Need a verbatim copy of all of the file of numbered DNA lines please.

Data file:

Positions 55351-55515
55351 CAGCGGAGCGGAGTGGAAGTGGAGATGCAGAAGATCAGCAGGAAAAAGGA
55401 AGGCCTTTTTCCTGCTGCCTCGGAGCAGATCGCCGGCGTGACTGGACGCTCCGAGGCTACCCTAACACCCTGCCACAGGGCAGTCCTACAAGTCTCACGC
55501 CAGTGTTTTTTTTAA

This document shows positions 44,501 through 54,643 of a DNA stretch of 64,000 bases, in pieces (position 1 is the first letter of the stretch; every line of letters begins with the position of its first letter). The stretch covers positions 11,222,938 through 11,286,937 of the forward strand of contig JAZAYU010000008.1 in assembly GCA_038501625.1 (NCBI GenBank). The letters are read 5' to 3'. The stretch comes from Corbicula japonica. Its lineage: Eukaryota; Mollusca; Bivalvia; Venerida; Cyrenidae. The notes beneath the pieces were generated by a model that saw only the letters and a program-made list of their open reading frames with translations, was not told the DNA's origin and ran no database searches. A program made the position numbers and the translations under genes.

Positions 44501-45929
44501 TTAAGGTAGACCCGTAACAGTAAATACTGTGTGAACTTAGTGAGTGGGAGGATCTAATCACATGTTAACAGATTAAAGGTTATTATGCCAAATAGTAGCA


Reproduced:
Positions 55351-55515
55351 CAGCGGAGCGGAGTGGAAGTGGAGATGCAGAAGATCAGCAGGAAAAAGGA
55401 AGGCCTTTTTCCTGCTGCCTCGGAGCAGATCGCCGGCGTGACTGGACGCTCCGAGGCTACCCTAACACCCTGCCACAGGGCAGTCCTACAAGTCTCACGC
55501 CAGTGTTTTTTTTAA

This document shows positions 44,501 through 54,643 of a DNA stretch of 64,000 bases, in pieces (position 1 is the first letter of the stretch; every line of letters begins with the position of its first letter). The stretch covers positions 11,222,938 through 11,286,937 of the forward strand of contig JAZAYU010000008.1 in assembly GCA_038501625.1 (NCBI GenBank). The letters are read 5' to 3'. The stretch comes from Corbicula japonica. Its lineage: Eukaryota; Mollusca; Bivalvia; Venerida; Cyrenidae. The notes beneath the pieces were generated by a model that saw only the letters and a program-made list of their open reading frames with translations, was not told the DNA's origin and ran no database searches. A program made the position numbers and the translations under genes.

Positions 44501-45929
44501 TTAAGGTAGACCCGTAACAGTAAATACTGTGTGAACTTAGTGAGTGGGAGGATCTAATCACATGTTAACAGATTAAAGGTTATTATGCCAAATAGTAGCA